Being in love is one of the greatest joys in life. It leads us to form relationships, and possibly families. But then, it wears off. Nature incentivizes reproduction through an irresistible dopamine high. It doesn’t care about fragile human feelings, which arise after it’s too late.
We can be depressed when this happens, or try to mitigate the disaster. Depression is a response to feeling powerless. I propose that something can be done. You can take the drug Ecstasy.
Do I have your attention? Ecstasy immediately boosts empathy to the point that your lover seems incredible. Like when you were in love.
Unfortunately, street quality is suspect. Even the best quality only lasts for a few hours, and the crash can take you right back to depression. But the model of feeling good is there. Ecstasy proves that a change in brain chemistry can invert attitudes towards a lover. From frustration and anger to love, and even worship.
Such extreme positive states feel fantastic to the giver and receiver. Wouldn’t it be nice to have that without drugs? As it turns out, you can. Through a combination of thought improvement, body self care, and empathetic action, you can manufacture a good attitude.
If you hold pleasure, love, and respect as the model you compare to, you can notice when your point of view strays from that. Cycles of repeating critical, judgmental, and angry thoughts create actual pain in your body. Similar to anxiety, or fear. You can’t wave a magic wand to fix your lover, but you can smack your own head to try to transform your painful thoughts.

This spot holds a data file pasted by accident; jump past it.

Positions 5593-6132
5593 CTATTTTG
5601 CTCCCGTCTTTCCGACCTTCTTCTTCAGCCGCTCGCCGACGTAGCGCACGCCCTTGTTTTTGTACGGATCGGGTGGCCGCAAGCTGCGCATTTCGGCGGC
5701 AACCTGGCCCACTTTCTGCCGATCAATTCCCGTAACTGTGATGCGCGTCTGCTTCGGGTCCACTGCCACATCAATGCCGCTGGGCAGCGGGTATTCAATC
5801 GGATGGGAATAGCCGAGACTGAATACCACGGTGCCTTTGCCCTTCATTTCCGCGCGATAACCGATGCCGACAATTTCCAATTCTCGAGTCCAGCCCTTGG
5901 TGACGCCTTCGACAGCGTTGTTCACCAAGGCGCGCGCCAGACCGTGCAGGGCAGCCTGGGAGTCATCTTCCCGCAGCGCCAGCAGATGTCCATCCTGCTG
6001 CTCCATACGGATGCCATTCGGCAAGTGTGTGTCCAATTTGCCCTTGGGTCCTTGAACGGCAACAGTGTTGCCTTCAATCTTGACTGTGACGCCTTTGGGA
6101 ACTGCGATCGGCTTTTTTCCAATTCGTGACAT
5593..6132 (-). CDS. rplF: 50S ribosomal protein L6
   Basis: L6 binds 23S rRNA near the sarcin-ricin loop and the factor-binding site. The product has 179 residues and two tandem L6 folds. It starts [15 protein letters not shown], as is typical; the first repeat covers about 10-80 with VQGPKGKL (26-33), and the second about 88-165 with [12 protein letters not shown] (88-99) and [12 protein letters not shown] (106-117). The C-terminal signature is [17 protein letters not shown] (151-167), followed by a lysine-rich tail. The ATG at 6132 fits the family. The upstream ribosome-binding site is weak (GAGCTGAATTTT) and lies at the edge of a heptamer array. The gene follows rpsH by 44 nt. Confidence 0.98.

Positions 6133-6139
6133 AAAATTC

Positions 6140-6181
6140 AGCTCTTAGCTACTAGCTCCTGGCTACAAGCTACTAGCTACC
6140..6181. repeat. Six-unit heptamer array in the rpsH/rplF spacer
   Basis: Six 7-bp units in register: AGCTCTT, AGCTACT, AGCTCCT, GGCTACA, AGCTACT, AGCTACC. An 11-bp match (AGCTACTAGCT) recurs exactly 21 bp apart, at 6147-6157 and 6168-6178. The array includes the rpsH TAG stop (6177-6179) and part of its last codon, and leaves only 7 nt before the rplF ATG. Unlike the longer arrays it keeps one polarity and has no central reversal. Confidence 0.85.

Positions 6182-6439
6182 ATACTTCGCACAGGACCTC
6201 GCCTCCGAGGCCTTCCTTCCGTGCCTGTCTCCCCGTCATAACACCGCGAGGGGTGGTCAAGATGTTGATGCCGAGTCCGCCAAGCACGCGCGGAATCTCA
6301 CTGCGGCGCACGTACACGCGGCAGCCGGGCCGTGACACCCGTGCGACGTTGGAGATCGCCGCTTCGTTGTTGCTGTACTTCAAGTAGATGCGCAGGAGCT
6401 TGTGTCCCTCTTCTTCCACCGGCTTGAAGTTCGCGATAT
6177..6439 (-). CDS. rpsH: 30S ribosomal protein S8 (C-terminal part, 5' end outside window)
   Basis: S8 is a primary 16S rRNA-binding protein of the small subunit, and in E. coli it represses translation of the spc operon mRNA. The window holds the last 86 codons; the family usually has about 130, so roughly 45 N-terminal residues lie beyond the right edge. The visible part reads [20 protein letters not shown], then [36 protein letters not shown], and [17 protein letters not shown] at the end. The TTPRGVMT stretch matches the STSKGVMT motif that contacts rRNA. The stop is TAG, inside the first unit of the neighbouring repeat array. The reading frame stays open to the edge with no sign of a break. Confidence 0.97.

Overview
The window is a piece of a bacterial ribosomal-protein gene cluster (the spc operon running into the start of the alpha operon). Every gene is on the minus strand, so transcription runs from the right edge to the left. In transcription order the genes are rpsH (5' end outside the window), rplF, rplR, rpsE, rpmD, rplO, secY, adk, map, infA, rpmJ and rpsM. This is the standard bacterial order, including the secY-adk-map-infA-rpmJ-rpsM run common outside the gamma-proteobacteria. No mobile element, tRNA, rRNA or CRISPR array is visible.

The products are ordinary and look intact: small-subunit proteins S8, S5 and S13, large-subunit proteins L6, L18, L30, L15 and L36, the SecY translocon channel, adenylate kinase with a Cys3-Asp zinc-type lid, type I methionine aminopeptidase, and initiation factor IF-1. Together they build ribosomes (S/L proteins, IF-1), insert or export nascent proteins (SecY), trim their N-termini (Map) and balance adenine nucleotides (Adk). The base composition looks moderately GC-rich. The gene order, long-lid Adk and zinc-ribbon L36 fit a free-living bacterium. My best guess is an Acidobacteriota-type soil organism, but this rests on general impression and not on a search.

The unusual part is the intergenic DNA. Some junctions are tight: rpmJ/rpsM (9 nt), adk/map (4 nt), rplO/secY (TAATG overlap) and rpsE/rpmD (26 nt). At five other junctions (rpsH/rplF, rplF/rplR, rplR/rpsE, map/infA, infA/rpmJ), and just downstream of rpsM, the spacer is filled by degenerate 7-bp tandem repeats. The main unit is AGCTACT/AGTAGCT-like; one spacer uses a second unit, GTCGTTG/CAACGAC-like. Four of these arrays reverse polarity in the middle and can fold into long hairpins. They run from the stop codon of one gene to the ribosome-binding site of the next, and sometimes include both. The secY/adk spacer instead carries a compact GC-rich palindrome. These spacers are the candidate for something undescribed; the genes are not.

No one can be held responsible for the formation of thoughts. But sane people can be fully responsible for managing their thoughts. If thoughts about your lover hurt, use pain to motivate changing them.
I know, that can seem impossible. You may need help, in the form of empathetic behavior. That means doing something that is exactly the opposite of what you feel like doing. For example, you may be exasperated talking about a sticky subject, making you both tense.
Stop talking, take a deep breath, move in close for a sweet hug, shoulder massage, or a little dance. Anything that demonstrates the opposite of tension. With luck, your thoughts about the interaction will mellow. Purposely choosing to influence thoughts or mood via empathetic action is what I call Conscious Cognitive Dissonance.
As silly as it may seem, CCD is very effective. If you let it, the activity of empathy stimulates the feeling, or experience, of empathy. Empathy feels good, like love, or Ecstasy, and is under your control to create for yourself. You are the only one stopping you.
You can influence your own mood, and therefore, your lover’s mood. Manipulation, straight up. But for a good cause. To help both of you feel better. Feeling good, or better, is where it’s at. That is the direction back to the love, pleasure, and respect ideal.
You may be very attached to your current mood. I understand. I have struggled with mine for decades. But I discovered two things about mood. One, my mood is not sacred. If my lover’s mood is better than mine, resenting it is my own limitation. Two, a mood can change. My belief about my mood’s permanence was inaccurate. I had to let go of a whiny, depressed, insecure, pitiful self image.
In reality, a mood is just not very serious. It has no meaning, and can disappear like a puff of smoke. Good moods are prevalent during first love. They take no effort. But, as dopamine production declines, better moods have to be manufactured.
You can decide to make that effort. In my experience, the effort exerted pays off like a long term investment, because fewer bad moods, and heavy conflicts pop up, as the underlying state of appreciation ticks up.
Practicing CCD has shown me that my thoughts and moods can swing from a horribly cranky state, to an ecstatic state, very quickly. The transformation can be so dramatic that my partner and I replace conflict with hot sex, and completely forget what was antagonizing us.
The CCD prescription applies to everyday types of moments when thoughts start to stray from the ideal. More deeply felt emotion is a topic for numerous future articles.